MacIver News Service | April 27, 2018
By M.D. Kittle
PEWAUKEE, Wis. – Just in case you missed it, Delafield businessman Kevin Nicholson is a U.S. Marine Corp. veteran who served combat tours in the wars in Iraq and Afghanistan.
And state Sen. Leah Vukmir (R-Brookfield) “stood shoulder to shoulder with Gov. (Scott) Walker” in breaking the “stranglehold of public sector unions” during the Act 10 battles of 2011 and was a key player in Wisconsin’s conservative revolution.
Of course, anyone who has listened to conservative talk radio in Wisconsin over the past several months is well aware of the key talking points. So are the attendees of Thursday night’s Republican U.S. Senate primary debate – the first between GOP contenders Nicholson and Vukmir.
Let’s just say these oft-repeated storylines were hard to miss.
The candidates, however, kept things mostly cordial, at least until closing statements. Then, the gloves kind of came off.
“My track record, I would look to the battlefields of Afghanistan and Iraq, if you want it. That’s where I’d look first,” Nicholson said. “I know that doesn’t mean that much to certain politicians.”
A chorus of boos rose from some in the crowd at the Country Springs Hotel and Waterpark conference room. It was more than an intimation to the state senator’s supporters that Nicholson was talking about Vukmir.
“That was a very, very low blow to say that I don’t respect your service,” Vukmir shot back. “I respect your service and I am grateful for your service. I would ask you apologize.”
“If it makes you feel better, I feel respected,” Nicholson retorted.
Moments before in his closing arguments Nicholson asserted he is the “clearly different” choice, painting himself as an outsider and arguing that Congress doesn’t need another politician – a shot not only at incumbent U.S. Sen. Tammy Baldwin (D-Madison) but at Vukmir and her 15 years in the state Legislature.
Vukmir poked at Nicholson’s early political days as a Democrat, saying that the veteran will have to “prove his conservative track record.”
“We know more about Kevin’s track record as a Democrat than we do as a Republican,” she said. “You can count on me. I’m not changing my stripes.”
For much of the debate, however, the candidates trained their fire on ultra-liberal Baldwin and stuck to the issues.
A three-member panel – including AFP Director of Policy Akash Chougule, Dan Caldwell, executive director for Concerned Veterans for America, and UW-Madison political science professor Richard Avramenko – asked the candidates their thoughts on everything from tax reform to immigration to the problems plaguing health care.
Asked whether they supported a fix to the Deferred Action for Childhood Arrivals, or DACA, program, the candidates agreed that America must first fix its porous southern border.
“We must first build the wall. There can be no discussion of immigration reform until we talk about the wall,” Vukmir said.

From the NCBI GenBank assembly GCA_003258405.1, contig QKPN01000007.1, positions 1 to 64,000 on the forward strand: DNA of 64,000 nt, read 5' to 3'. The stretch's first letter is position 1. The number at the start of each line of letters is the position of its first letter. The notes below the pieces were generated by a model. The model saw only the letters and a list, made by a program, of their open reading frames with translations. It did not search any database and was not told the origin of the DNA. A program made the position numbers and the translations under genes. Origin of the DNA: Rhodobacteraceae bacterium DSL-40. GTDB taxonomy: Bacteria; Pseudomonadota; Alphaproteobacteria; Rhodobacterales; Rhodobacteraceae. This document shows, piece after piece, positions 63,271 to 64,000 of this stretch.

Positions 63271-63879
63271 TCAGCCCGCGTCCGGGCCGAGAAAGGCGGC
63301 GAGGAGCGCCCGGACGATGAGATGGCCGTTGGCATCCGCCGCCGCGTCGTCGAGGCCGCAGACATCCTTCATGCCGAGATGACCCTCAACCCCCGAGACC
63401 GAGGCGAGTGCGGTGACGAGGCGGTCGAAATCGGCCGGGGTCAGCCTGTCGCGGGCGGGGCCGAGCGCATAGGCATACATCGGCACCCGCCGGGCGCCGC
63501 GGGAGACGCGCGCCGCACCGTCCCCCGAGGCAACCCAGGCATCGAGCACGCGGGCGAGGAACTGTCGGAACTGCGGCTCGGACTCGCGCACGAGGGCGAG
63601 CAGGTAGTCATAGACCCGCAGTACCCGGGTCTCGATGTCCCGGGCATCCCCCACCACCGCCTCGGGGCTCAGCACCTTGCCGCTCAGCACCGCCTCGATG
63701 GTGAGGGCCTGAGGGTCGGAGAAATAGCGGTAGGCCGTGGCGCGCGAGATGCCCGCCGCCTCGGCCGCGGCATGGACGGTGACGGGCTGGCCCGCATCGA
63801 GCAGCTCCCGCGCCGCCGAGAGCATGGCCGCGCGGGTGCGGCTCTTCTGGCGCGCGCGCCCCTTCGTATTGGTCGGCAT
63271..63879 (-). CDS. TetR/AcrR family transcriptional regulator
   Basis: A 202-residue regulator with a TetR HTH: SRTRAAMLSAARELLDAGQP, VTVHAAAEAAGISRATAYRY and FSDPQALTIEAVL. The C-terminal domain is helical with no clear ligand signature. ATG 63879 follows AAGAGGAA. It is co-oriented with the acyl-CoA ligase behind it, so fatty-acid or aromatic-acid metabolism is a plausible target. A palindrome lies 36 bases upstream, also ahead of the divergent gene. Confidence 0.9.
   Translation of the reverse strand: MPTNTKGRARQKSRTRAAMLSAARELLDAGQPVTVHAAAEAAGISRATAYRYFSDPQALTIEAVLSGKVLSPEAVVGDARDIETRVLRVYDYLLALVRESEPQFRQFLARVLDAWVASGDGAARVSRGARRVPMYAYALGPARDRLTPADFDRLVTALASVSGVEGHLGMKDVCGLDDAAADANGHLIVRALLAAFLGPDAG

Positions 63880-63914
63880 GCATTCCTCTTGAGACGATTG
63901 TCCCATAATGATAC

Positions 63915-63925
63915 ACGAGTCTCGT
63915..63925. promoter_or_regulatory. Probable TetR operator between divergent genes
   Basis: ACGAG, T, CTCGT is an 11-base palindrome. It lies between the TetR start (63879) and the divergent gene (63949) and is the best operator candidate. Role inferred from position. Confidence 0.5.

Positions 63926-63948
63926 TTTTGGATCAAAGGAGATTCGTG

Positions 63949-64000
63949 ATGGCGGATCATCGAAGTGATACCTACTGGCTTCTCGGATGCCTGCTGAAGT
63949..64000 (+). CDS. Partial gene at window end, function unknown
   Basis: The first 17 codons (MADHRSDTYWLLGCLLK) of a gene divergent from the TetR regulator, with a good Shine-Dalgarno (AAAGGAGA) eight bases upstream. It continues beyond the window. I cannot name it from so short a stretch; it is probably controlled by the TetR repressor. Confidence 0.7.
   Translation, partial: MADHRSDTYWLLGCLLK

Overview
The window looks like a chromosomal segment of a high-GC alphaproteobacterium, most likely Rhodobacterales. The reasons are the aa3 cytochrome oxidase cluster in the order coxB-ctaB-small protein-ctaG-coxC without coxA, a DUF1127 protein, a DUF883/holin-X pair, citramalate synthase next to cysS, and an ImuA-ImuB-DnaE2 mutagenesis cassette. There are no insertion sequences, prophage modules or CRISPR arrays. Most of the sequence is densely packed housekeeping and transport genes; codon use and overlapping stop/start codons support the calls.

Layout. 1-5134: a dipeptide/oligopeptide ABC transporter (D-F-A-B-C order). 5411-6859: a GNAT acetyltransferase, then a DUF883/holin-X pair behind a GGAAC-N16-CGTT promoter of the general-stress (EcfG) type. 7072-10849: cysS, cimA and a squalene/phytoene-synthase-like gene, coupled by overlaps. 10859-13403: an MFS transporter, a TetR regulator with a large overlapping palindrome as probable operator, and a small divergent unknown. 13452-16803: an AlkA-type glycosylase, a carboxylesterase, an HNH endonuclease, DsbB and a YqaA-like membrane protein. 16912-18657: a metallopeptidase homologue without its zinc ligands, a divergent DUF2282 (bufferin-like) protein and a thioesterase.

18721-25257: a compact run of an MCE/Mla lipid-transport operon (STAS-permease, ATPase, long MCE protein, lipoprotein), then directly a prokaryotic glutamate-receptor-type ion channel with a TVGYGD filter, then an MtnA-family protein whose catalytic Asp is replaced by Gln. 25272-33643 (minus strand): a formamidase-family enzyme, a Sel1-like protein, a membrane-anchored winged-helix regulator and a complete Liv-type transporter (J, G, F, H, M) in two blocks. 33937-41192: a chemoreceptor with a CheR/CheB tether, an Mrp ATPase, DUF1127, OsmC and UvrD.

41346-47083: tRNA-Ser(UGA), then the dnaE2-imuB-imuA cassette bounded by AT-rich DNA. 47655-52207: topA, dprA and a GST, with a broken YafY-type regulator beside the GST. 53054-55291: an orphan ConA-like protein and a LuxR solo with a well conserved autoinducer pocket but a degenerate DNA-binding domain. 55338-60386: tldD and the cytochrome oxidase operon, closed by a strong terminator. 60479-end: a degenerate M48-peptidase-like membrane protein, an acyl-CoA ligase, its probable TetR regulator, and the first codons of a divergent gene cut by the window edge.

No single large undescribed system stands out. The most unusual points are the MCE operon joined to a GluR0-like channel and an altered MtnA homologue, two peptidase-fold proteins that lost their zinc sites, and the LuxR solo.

Nicholson said any reform must be a “sustainable and economically justifiable immigration plan.” Referring to Baldwin, he said any advocate of illegal immigration or “unfettered immigration” based on economic and political motives must be checked by U.S. citizens.
In a room of President Donald Trump fans and free-trade advocates alike, a question on tariffs was particularly intriguing. The candidates walked an interesting tightrope on Trump’s tariffs on steel and aluminum from China, agreeing that the president is trying to level the playing field in what has amounted to a $375 million trade deficit with the Asian economic powerhouse.
But worries over a full-blown trade war have made for jittery markets and raised cost concerns from manufacturers at home. As Reuters reported, Milwaukee-based Harley-Davidson Chief Financial Officer John Olin warned that he expects extra costs from the tariffs “on top of already rising raw materials that we expected at the start of the year.”
“That’s going to provide quite a headwind for the company over the next several quarters,” Olin said during Harley-Davidson’s recent conference call with analysts.
Vukmir and Nicholson took aim at Baldwin on a very vulnerable area for the incumbent senator: the Tomah VA Medical Center scandal.
Asked about offering VA patients the ability to choose private health care options, Nicholson pointed to Baldwin’s failure to act when whistleblowers alerted her office about the opioid crisis going on at the Tomah VA facility.
“Let’s remind everybody how she treats people caught up in government health care, and that is the Tomah VA scandal,” said Nicholson, a former member of the state’s veterans affairs board. Baldwin, a universal health care proponent, is a vocal supporter of fellow liberal U.S. Sen. Bernie Sanders’ costly, big-government Medicare for All bill. She has pointed to the VA health care system as a shining example of single-payer healthcare delivery.
On health care, Vukmir called Obamacare “an utter failure.” She agrees with House Speaker Paul Ryan (R-Janesville) that real solutions to the healthcare quagmire have and will continue to come from the states – and the funding should go there, as well.
Neither Nicholson nor Vukmir supports a boost to the federal gas tax to fund the nation’s infrastructure programs. Vukmir said it was a bad idea at the state level when members of her party proposed a tax hike, and she doesn’t see a reason for it at the federal level.
“I do not support raising the gas tax,” Nicholson said. “We do not have a revenue collection problem at the federal government.”
Thursday’s debate comes a little more than two weeks before the GOP holds its state party convention, deciding whether Vukmir or Nicholson will emerge with the party’s endorsement. The Republican candidates face off at the polls in the Aug. 14 statewide primary.
Nicholson has a significant lead over Vukmir in both campaign contributions and spending, but Vukmir says she is leading the contest in grassroots support.